Same-sex couples will now exchange vows in both civil and religious ceremonies. Their relationships receive the same recognition—at least by the state (and by some religious traditions)—that heterosexual couples have always received.
Predictably, some celebrate this as moral progress in the area of equal rights and others lament the passage of this legislation as a step toward increased social confusion. In a now stale attempt at humor, some wags have asked: Do Gays and Lesbians really know what they’re getting themselves into?
It’s a lame joke. But it’s the right question. Except that it should be asked of everyone. Do we really have a workable, coherent concept of marriage? With respect to marriage, do we really know what we’re getting into?
Almost everyone seems to agree that marriage involves love. In America, we promote a romantic pattern: Fall in love. Get married. Grow in love.
Notice I said we promote a romantic pattern. That is not to say that we follow it. Our high divorce rates are old news. A recent book
suggests that even among marriages that last for many years spouses report significant dissatisfaction.
To borrow a line from a sermon by Andy Stanley
, it’s easy to fall in love. Staying in love presents quite a challenge.
Despite the tendency among some of my preaching colleagues to find seven (or six or ten) principles to a godly marriage in Scripture, I have to admit that the Bible has never spoken to me in quite that way. However, Scripture does provide abiding wisdom and moral guidance about marriage.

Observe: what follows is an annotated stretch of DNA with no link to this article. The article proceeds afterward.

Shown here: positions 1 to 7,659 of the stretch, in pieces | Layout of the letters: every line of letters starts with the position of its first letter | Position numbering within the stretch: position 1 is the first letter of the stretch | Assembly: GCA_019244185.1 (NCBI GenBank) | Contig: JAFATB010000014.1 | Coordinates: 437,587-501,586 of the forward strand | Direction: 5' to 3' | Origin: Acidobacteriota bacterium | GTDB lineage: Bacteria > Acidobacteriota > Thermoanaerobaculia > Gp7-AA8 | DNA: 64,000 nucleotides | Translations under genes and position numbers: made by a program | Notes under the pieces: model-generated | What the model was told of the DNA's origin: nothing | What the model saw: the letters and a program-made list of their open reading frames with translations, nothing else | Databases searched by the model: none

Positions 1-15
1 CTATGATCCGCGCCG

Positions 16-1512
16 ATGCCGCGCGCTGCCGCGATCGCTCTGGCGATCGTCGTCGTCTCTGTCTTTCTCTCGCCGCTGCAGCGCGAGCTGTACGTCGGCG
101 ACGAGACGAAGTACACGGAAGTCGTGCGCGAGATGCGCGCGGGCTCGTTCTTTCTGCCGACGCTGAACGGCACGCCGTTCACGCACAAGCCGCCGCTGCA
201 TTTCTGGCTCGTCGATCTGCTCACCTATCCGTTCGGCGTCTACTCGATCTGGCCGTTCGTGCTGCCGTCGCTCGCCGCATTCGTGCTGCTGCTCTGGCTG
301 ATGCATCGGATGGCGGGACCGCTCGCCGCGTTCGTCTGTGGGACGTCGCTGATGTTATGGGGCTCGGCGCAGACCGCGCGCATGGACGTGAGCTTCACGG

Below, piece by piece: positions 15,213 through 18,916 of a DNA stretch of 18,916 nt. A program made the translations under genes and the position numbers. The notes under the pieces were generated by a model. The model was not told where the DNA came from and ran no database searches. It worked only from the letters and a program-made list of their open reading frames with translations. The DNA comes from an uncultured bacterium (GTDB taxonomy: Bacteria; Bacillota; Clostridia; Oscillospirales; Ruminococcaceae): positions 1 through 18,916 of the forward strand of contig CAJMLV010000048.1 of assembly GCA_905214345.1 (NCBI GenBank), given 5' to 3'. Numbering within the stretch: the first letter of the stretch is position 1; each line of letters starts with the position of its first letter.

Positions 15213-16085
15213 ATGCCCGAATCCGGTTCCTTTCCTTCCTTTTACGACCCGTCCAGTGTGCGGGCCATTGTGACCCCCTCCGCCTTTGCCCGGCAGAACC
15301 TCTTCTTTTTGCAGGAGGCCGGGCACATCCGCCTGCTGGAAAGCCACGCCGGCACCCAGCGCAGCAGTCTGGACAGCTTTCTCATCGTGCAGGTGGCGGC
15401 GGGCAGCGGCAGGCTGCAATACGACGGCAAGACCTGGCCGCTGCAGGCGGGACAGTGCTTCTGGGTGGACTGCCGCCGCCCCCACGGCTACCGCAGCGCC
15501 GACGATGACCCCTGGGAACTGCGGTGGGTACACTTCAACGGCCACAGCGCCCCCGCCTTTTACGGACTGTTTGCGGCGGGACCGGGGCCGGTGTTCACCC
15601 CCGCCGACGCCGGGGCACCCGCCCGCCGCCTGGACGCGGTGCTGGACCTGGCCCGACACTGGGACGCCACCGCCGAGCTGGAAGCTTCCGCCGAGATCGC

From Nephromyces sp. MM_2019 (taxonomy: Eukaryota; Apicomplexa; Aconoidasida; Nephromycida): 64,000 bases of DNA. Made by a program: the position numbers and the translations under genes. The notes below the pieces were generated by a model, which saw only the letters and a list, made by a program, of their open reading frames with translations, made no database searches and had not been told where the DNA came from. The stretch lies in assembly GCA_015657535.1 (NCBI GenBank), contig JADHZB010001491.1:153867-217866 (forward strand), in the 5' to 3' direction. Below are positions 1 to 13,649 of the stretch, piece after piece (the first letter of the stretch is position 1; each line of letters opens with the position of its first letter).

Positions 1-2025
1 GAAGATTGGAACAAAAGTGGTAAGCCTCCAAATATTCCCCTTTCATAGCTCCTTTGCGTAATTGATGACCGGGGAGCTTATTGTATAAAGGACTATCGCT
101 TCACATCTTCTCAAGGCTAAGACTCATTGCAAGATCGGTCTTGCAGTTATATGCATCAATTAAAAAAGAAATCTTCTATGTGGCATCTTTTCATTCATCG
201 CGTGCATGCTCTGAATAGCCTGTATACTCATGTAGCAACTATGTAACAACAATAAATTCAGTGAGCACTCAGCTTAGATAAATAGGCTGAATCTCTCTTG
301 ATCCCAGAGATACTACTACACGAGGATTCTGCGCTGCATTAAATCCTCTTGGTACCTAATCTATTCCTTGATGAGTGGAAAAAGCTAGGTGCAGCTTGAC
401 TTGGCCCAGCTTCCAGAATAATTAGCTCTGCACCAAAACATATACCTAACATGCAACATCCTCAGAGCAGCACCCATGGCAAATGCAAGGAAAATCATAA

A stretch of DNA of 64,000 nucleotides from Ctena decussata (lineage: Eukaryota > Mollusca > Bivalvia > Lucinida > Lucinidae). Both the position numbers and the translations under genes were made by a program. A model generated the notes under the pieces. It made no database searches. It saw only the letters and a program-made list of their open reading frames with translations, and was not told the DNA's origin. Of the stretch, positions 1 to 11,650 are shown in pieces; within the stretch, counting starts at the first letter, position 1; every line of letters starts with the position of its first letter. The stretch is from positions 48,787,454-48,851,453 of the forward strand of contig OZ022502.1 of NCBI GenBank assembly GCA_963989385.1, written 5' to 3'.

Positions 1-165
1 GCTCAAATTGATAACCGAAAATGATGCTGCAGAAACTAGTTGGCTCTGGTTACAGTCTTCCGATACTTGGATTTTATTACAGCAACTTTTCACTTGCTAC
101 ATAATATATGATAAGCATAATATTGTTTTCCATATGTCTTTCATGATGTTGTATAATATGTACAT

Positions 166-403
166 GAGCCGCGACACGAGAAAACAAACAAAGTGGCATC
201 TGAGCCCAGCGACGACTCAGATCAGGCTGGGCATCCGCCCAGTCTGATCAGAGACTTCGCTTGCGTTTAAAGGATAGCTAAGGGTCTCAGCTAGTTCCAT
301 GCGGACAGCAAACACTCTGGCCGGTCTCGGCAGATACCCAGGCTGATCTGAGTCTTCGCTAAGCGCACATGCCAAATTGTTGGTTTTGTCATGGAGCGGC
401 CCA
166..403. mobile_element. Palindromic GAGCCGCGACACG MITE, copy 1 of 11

Next Sunday those of us who follow the Revised Common Lectionary (and take the first Old Testament option) will hear about Isaac’s arranged marriage to Rebekah. It is a long and rich story that talks about much more than marriage, but it does give us food for thought about marriage as well.
Abraham sent a servant back to the Old Country to find a wife for Isaac. The unnamed servant returns with Rebekah. Here’s what the text says to conclude the lengthy story:
He took Rebekah, and she became his wife; and he loved her. (Genesis 24:67)
Isaac married Rebekah. Then Isaac loved Rebekah.
It’s a brief passage that gives us no psychological detail. We have no access to Isaac’s inner life. Nor does the author give us some definition of what he means by love. But I would venture this much.
Isaac may well have had an initial attraction to Rebekah. But that was not the main point in the story. He made a commitment to her, a covenant with her. As a result of remaining faithful to this covenant deep bonds grew between the two of them.
Even more important to the broader story of Abraham and his descendants, Isaac and Rebekah’s love was more than a private matter between the two of them. Committing to one another is also their response to God’s promise.
God promised Abraham offspring and land. This was not merely a matter of making Abraham prosperous. God called Abraham to be a blessing to the entire creation. That is at the very heart of God’s promise: God will bless the creation through Abraham and his descendants.
To put this in a Christian context, God gives us the gift of marriage as part of his redeeming work in the creation. Married couples continue Christ’s work of reconciliation by showing concern for the next generation (what Erikson
) and by being a symbol to a fractured world that God’s love is at work mending what is broken.
Marriage, you see, is principally about God’s love. Not how we happen to feel about each other at the moment. Getting married is about letting God’s love reign in our home as a small but significant part of God’s redeeming work in the world.